literal language

Figurative language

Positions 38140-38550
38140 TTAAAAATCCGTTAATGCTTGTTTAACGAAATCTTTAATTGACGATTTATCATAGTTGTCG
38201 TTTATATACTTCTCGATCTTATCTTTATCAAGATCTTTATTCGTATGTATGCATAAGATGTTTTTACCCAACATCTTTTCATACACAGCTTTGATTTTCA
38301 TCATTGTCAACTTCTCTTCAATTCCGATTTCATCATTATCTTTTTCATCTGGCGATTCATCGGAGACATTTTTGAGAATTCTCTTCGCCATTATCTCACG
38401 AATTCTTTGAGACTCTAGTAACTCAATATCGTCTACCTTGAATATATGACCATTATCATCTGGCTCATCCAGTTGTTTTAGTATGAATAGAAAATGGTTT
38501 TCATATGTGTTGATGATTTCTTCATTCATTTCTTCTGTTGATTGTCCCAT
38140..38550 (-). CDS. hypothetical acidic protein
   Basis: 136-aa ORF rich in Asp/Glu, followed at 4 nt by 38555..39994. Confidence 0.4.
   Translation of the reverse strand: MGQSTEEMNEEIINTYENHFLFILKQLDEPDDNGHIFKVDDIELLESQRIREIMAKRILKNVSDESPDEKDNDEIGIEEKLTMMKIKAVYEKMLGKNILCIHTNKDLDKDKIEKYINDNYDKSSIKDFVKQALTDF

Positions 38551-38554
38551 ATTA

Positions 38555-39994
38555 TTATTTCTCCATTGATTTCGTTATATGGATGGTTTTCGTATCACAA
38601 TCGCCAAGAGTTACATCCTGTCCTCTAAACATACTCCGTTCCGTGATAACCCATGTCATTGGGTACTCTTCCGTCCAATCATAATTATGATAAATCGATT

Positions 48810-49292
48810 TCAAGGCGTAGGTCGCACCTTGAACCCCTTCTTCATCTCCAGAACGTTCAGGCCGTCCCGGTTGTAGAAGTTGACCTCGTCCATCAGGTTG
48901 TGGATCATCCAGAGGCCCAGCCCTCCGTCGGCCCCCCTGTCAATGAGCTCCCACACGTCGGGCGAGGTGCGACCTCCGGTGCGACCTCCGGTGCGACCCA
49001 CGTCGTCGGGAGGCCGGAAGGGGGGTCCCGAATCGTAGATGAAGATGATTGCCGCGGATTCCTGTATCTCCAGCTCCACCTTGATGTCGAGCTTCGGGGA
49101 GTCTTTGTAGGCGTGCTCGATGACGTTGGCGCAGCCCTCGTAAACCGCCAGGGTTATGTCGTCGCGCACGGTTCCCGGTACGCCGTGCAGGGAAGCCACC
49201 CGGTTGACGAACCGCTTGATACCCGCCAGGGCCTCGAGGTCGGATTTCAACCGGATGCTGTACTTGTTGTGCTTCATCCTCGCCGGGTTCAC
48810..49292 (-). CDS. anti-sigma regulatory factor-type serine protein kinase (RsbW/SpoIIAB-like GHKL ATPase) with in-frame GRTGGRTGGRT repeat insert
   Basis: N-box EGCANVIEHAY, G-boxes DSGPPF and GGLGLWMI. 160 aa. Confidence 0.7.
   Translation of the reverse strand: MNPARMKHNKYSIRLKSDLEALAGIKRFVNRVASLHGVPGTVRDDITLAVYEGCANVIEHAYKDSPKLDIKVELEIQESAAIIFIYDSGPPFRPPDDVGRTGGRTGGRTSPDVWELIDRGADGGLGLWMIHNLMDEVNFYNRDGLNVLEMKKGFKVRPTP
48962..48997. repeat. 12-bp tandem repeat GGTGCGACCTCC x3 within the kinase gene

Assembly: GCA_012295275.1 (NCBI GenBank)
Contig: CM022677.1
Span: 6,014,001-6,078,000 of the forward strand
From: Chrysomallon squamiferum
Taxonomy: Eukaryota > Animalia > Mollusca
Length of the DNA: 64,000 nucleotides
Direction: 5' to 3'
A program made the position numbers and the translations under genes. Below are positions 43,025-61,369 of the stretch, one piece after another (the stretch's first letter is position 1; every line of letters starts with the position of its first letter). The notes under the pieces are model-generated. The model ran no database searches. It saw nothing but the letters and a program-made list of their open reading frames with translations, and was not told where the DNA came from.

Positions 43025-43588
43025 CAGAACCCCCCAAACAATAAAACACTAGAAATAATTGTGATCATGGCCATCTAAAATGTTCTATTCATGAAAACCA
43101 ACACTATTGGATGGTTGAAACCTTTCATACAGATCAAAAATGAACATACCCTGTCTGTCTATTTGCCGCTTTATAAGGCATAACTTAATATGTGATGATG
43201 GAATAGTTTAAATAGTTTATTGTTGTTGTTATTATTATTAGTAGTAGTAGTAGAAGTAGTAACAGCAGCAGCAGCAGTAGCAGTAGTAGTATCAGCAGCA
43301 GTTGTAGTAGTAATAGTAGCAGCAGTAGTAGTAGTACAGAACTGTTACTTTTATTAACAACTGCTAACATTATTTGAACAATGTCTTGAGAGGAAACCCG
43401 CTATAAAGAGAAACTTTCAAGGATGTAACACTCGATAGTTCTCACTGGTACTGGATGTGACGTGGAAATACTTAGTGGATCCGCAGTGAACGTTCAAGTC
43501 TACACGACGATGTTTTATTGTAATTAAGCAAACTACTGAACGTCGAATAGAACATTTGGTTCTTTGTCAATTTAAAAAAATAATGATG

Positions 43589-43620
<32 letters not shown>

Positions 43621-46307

In the English language, you are well aware of the term Figurative language, it is used when someone is expressing but does not use the feel’s realistic meaning. The word is not said literally.  The need for figurative language is to add a bit of creativity to the writing and the language to express quite a complicated feeling.  For example, let’s say someone says to you, “butterflies in their stomach” when they feel nervous; what does that mean? It doesn’t mean there are actual butterflies in someone’s stomach. The person is just expressing what they are feeling, and their body is feeling when they are quite nervous.  Understanding Figurative Language? When you are talking to someone, there are times when you use some creative words or phrases to express a feeling that you are feeling. This is when you are using a phrase that is the stretched meaning of words you actually mean to say.  If you are an expert in the English language, then you should know that the opposite of figurative language is literal language. The meaning of literal language is that you say exactly what you feel and see, with no creativity in the meaning you are trying to express.  The Purpose Of Figurative Language When you are using literal language, then it doesn’t evoke any amusement or engagement with the listener. But when you are using figurative language, then the meaning of the word you are trying to express is quite stretched out with a lot of creative words used in it.  The figurative language meaning is not quite as easily understood, but this language is very engaging with the audience and other listeners. Whereas literal languages are more for professional and academic communication and papers, figurative language is more conversational and amusing.  Types Of Figurative Language When you are teaching figurative language, there are a couple of ways when you can use figurative language, and here are a few examples of the types of figurative language.  Simile A simile is when you are comparing two different things together by using the words “as” or “like,” this is a common way of communicating with each other.  “The new teacher is as tall as a giraffe.” “The boy was as brave as a lion in the jungle.” Metaphor A metaphor is as similar to a simile, but it just does not use certain words like “as” or “like.” That is the only difference between metaphor and simile.  “Baby, you are my sunshine.” “I am drowning in grieve.” Hyperbole Hyperbole is the English language used to exaggerate a certain point and emphasize the point to bring a sense of humor and amusement to the speech.  “You snore like a freight train.” “I have told you a million times to wash the dishes.” Personification A personification is when you are comparing a non-human thing with an actual human. This is when you can compare the two aspects.  “The radio stared at me.” “The car stopped with a groaning complaint.” Synecdoche When you are talking about a synecdoche, then you should know that it is like figurative language that uses one part to refer to a whole or the whole to refer to the part.  “Bread can be used to refer to food in general or money.” “Hired hands can be used to refer to workers.” Onomatopoeia This English language is that names something or does an act by imitating the particular sound it is associated with. This way, you add a certain drama or reality to your writing.  “The truck engine roared as it climbed the hill.” “The fireplace heater hissed and cracked.” How Is Figurative Language Used In Storytelling? If it is not already clear, figurative language is a very important tool for anyone who wishes to tell a story or make a point. It adds depth, color, and understanding of one’s emotions.  In short, it adds the human element to storytelling. This is primarily important when a story is placed in an unfamiliar setting as it helps the reader relate to the plot or the characters.  Let us now explore some of the areas where figurative language is used to give any story more depth and understanding.  The Relation Between Figurative Writing And Imagery Figurative writing is a great way to develop imagery within a piece of writing; however, it is not an essential component.  Imagery is defined as the way a storyteller paints a picture for the readers. It makes the reader feel like they can experience what the storyteller is saying and understand it just the way they are describing it.  Figurative language helps the reader see the places, characters, and actions in their mind.  Figurative Language And Humor Humorous texts are the best areas where a storyteller may use their figurative language skills. They may understand or grossly overstate the setting or the situation.  For instance, Terry Pratchett’s The Light Fantastic has this portion-  “Rincewind wasn’t certain about what happened to you after you really died, the authorities were a little unclear on the subject; a swarthy sailor from the Rimward lands had said that he was confident of going to a paradise where there was sherbet and houris. Rincewind wasn’t certain what an houri was, but after some thought he came to the conclusion that it was a little liquorice tube for sucking up the sherbet. Anyway, sherbet made him sneeze.” Bring The Character To Life Hyperbole or exaggerated statements are really effective figurative language that adds a good effect to the characters by adding colors to their traits or actions.  Here is yet another portion from Terry Pratchett,  “Galder Weatherwax, Supreme Grand Conjuror of the Order of the Silver Star, Lord Imperial of the Sacred Staff, Eighth Level Ipsissimus and 304th Chancellor of Unseen University, wasn’t simply an impressive sight even in his red nightshirt with the hand-embroidered mystic runes, even in his long cap with the bobble on, even with the Wee Willie Winkie candlestick in his hand. He even managed to very nearly pull it off in fluffy pompom slippers as well.” Developing Compelling Settings Using Metaphors And Similes If you want to see the perfect example of it, this is how Dan Brown has described the Guggenheim Museum in Origin.  “The Guggenheim Museum in Bilbao, Spain, looked like something out of an alien hallucination-a swirling collage of warped metallic forms that appeared to have been propped up against one another in an almost random way. Stretching into the distance, the chaotic mass of shapes was draped in more than thirty thousand titanium tiles that glinted like fish scales and gave the structure a simultaneously organic and extraterrestrial feel, as if some futuristic leviathan had crawled out of the water to sun herself on the riverbank.” How To Use Figurative Language In Your Own Writing? Whenever you are writing a piece of writing, then you by using certain languages, such as figurative language and literal language, can enhance your writing to the next level.  Whenever you are using any figurative language, you should control your urge to use more figurative language. These languages can be a lot distracting while reading, so whenever you are using them, keep yourself in control.  1. Use Language Sparingly Like I said before, you need to be very careful while using Figurative language, as it can overpower your whole writing and ruin the whole purpose of the writing.  2. This Language Pairs Well With Humor Whenever you are trying to write an engaging article, you should know that you can easily create a humorous article by using these figurative languages, as they go great with each other.  3. Be Careful While Using It As A Dialogue When writing something that contains dialogues, it is very easy to go with the flow and use as much figurative language, but you need to be careful while using that.  These flowery phrases can be very attractive and enhance your writing, but they can even distract the readers from understanding the meaning of the sentence.  4. Never Sacrifice Clarity Since figurative language is a stretched-out phrase of the actual meaning you mean to say. But you should never allow yourself to sacrifice the clarity of a sentence by using figurative language, or else you can disrupt the flow for your readers.  Frequently Asked Questions:- If you have any more queries related to the topic then, then here are some questions that other people have asked. What Are The 5 Types Of Figurative Language? Ans: Here are the 5 types of figurative language are:⦿ Metaphor⦿ Allusion⦿ Implied metaphor⦿ Simile⦿ Hyperbole⦿ Personification What Are 5 Examples Of Hyperbole? Ans: Here are 5 examples of Hyperbole are: ⦿ “Cry me a river.”⦿ “I’ve told you this 20,000 times.”⦿ “The pen is mightier than the sword.”⦿ “My feet are killing me.”⦿ “I’m so hungry, I could eat a horse.” What Are 5 Examples Of Metaphors? Ans: Here are 5 examples of metaphor are:⦿ “Life is a highway.”⦿ “Her eyes were diamonds.”⦿ “He is a shinning star.”⦿ “She is an early bird.”⦿ “The snow is a white blanket.” Wrapping Up! Now that you are aware of what figurative language is, and how it is used in different ways in different sentences, you can use it as well. Figurative languages are very creative in their approach and enhance your writing.  If you find this article helpful for you to understand the teaching of figurative language, then like the article and comment down below to let me know. Keep Reading: What Kids Learn In Preschool 7 Most Important Leadership Skills To Work On In 2022 Top 10 Benefits Of Using Videos To Promote Your Business